Aphid Management In Kales

Pest Identification

Aphids are one of the most significant pests in kales. Kale aphids are grey to green in colour with a waxy coat almost adapting the colour of kales. The waxy coat is key in differentiating the aphid from other pests. The pest forms a dense population on the leaf surface(colony).
Aside from the damages the pest causes through its feeding activities, it is also a common carrier of viruses which cause diseases. Aphids produce a sugary fluid as waste which is deposited on the plant/leaves. This fluid, also known as honeydew facilitates the growth of fungi which then forms black soot on top of the leaf. This suit reduces the penetration of sunlight for photosynthesis, therefore affecting plant growth.

Reproduction and Feeding Behaviour

Aphid is a highly reproducing pest, at its favourable conditions (warm temperatures not hot) an adult female aphid can produce between 40-90 nymphs (young ones). The nymph takes about a week before it becomes an adult. The adult can produce 5 offspring per day for 30 days. The pest spreads by crawling or flying and affects the kales throughout its production cycle
The pest feeds on soft branches, mostly prefers tender, new leaves where they pierce through and suck nutrient-rich sap. Some leaves turn yellow and curl due to insufficient nutrients leading to the absence of green colouring matter causing a reduction in photosynthesis, and this, in turn, affects the overall production of kales.

Control Measures

  • Proper weed control. This is important to keep the pest away as it removes potential hiding places for the pest.
  • Spray them, with clean water. Yes, clean water. Aphids are very fragile insects. All you need is to get a high-pressure sprayer- fill it with water and spray at them and they will fall off the plants and die. You have to repeat this twice a week for three weeks to keep them under control. You can do even more depending on the level of infestation- because it is just water. Before embarking on using chemicals on aphids- if you are working on a big farm- check for weather predictions for your area. If the rains are coming soon- don’t bother- they will be washed off.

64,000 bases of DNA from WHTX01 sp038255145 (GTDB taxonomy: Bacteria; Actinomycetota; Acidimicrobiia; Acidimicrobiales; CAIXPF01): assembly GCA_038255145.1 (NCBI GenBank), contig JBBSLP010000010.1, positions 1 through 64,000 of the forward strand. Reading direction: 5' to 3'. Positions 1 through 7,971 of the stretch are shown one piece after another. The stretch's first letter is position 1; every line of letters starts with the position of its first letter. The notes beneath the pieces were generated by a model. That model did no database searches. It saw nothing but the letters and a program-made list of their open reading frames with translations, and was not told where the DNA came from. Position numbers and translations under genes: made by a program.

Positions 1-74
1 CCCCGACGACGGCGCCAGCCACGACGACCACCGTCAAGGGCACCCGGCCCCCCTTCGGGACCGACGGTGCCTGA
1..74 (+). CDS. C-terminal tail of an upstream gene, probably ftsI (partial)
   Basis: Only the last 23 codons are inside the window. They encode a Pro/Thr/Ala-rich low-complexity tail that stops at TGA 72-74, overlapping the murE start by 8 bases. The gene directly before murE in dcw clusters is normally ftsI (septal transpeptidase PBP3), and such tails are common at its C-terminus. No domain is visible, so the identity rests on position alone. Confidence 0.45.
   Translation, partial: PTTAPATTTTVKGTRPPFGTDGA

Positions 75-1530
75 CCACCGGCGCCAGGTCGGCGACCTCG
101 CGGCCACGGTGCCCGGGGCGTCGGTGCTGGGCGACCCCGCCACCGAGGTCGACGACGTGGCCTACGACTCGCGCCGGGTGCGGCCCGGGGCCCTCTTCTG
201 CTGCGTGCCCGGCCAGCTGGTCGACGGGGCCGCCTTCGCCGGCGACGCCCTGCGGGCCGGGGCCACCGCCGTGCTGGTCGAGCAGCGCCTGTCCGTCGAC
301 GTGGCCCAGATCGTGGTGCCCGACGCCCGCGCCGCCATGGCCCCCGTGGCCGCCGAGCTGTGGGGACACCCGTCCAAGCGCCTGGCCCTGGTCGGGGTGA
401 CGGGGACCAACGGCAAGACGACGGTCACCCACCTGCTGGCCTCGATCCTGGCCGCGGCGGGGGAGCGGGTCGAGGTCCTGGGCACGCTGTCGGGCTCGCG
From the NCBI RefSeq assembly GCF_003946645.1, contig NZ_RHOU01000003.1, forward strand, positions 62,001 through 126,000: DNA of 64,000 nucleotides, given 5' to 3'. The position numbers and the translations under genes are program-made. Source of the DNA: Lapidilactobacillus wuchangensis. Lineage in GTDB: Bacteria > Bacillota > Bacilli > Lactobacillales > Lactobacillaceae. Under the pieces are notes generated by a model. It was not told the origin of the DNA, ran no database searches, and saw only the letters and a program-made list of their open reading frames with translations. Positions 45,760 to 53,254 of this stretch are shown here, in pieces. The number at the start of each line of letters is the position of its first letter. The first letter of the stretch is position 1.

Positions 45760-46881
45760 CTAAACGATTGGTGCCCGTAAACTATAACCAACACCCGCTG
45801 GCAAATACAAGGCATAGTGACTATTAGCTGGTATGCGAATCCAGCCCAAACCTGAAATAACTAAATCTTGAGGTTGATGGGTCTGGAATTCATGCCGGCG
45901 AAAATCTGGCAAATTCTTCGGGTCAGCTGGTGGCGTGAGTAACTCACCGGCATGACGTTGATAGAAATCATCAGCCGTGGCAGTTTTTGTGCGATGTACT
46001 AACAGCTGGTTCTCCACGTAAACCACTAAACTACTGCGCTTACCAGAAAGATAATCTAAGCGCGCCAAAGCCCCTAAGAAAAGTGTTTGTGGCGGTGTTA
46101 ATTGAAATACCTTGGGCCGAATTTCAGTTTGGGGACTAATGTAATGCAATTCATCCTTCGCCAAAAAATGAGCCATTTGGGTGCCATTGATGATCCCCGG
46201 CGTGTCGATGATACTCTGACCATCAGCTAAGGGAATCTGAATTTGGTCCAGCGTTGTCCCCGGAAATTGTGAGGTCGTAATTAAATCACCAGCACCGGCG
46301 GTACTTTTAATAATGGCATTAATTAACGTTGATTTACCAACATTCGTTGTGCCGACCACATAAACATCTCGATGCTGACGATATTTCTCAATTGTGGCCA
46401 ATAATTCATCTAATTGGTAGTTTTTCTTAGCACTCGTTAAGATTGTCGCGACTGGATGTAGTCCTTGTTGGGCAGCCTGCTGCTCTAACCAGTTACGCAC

• Cut banana peels to bury them 5cm deep in the soil around the kales plants to repel and remove aphids from the areas. Banana peels contain a compound that is a natural deterrent to Aphids. If you don’t have banana peelings- you can also use orange peelings. This works like a cham- but limited by the number of bananas you can eat! Maybe you can also collect peelings from the market!
  • Crop rotation with crops not infested with Aphids such as maize. This is important especially in highly infested fields as it reduces the population. If you farming within a community of other farmers- this doesn’t mean that the year that follows you now get to go on a holiday- you will still have some aphids around to deal with courtesy of the neighbouring farms. 
  • Trap them! Science has it that aphids are attracted to yellow surfaces. Get a bright yellow bowl- depending on the size of your garden, you can get several. Have one bowl/plate within 5m by 5m area to be sure they have noticed it. Place some water on the bowl- enough for swimming. The small guys will fly right into the trap- and swim to their death. Problem solved!

Organic Solution

  • Use of insecticidal soap. The fatty acids in the soap dissolve the pests outer body cover making them dehydrate. The recommended soap dish is pure castile soap.
  • Use tomato leaf juice and a little bit of dish soap, tomato leaf juice contain alkaloids that are toxic to aphids after a period of one-day aphids will be shriveled.  
  • Use light horticultural oil neem oil. 

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